Entropy and Empathy
The alchemists had tried, by various means,
to turn the cheaper metals into gold.
They failed. But doing so, they surely saw
that shining iron turns in time to rust.
We do not see the old grow sleek and lithe;
instead, the glow of youth is dulled by age.
So order turns to chaos by itself,
as there is ever more of entropy.
So all our plans and years of effort fail
to keep our loves and selves and treasures safe.
So reason too is dimmed and virtue fades,
as passion, teamed with vice, prevails.
So sanity and peace are massacred,
as madness wreaks the mayhem that is war.
When all our good intentions and our work
have led us deeper into tragedies,
and we are faced with darkness and despair,
what light remains—what hope, to give us strength?
What comforts us, when conscience tells the soul,
“You sunder things, but cannot make them whole.” ?
How easily is innocence destroyed
and trust betrayed! So all that’s precious then
dissolves. Suspicion, rancor, hatred rise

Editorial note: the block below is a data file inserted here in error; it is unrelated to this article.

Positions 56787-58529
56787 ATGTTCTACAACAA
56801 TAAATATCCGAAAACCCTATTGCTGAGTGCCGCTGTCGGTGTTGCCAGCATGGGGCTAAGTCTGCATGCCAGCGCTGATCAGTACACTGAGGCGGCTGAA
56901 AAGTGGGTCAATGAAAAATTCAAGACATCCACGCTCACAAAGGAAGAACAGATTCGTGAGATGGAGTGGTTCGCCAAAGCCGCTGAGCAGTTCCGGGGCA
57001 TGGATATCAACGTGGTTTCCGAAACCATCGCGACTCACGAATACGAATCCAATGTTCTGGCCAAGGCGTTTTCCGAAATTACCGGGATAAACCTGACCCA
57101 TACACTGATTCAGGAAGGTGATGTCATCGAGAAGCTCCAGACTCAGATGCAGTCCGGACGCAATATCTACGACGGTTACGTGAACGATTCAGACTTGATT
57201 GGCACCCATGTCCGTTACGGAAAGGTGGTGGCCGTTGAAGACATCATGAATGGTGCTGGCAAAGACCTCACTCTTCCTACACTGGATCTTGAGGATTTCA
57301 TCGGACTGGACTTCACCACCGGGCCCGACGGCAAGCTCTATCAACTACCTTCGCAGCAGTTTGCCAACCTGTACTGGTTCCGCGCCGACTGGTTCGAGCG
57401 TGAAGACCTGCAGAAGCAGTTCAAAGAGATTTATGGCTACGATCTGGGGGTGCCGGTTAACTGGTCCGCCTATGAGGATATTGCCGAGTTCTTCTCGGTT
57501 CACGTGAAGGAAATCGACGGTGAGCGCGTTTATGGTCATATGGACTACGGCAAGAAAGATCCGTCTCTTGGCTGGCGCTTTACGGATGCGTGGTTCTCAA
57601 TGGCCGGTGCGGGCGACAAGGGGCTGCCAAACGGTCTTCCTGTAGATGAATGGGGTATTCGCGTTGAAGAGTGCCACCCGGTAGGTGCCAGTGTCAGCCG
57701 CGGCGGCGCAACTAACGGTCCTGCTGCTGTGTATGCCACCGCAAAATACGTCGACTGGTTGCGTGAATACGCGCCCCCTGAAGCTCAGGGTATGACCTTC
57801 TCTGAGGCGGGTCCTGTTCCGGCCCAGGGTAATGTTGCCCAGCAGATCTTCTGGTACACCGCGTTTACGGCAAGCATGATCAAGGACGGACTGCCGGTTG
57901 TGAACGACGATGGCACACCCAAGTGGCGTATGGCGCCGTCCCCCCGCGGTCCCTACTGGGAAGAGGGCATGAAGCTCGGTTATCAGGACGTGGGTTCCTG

to take the place of empathy and love.
If we could take the shattered glass and join
its pieces seamlessly or mend the heart
that’s broken, then we could, with truth, proclaim,
“We’re graced in being skilled at such an art.”
But who is there among us to repeal
the laws of Nature and the ways of Man?
In every sainted one, those flaws exist,
that others, not so sainted, proudly flaunt.
We’re told that there are beings that are wise,
that know the future as we know our past.
But we are mortals, so we err and we
are limited in what we can achieve
or even comprehend. So why then lash
ourselves—and add yet more to misery?
We do what we are able. Things may turn
out wrong despite our efforts, yet we should
remember what we did, what others too
have tried to do, be grateful—and forgive.
We might have smiles and presents for a friend,
but who can give these to an enemy—
to one who's wounded us and brought us woe?
Is there such love, in full sincerity?
In peacetime and in war, we rape and burn.
The orphan cries. The widow holds the urn.
When we can see that he who harms us is
within us each, we then can truly see.
And seeing this, we each can then be healed
and find again that peace that dwells within.
We each in time will face dishonor, death,
and each of us will eat of ashes, yet
we still can cleanse our selves of all our sin
and all that others did in heartlessness.
2016 October 29th, Sat.
Brooklyn, New York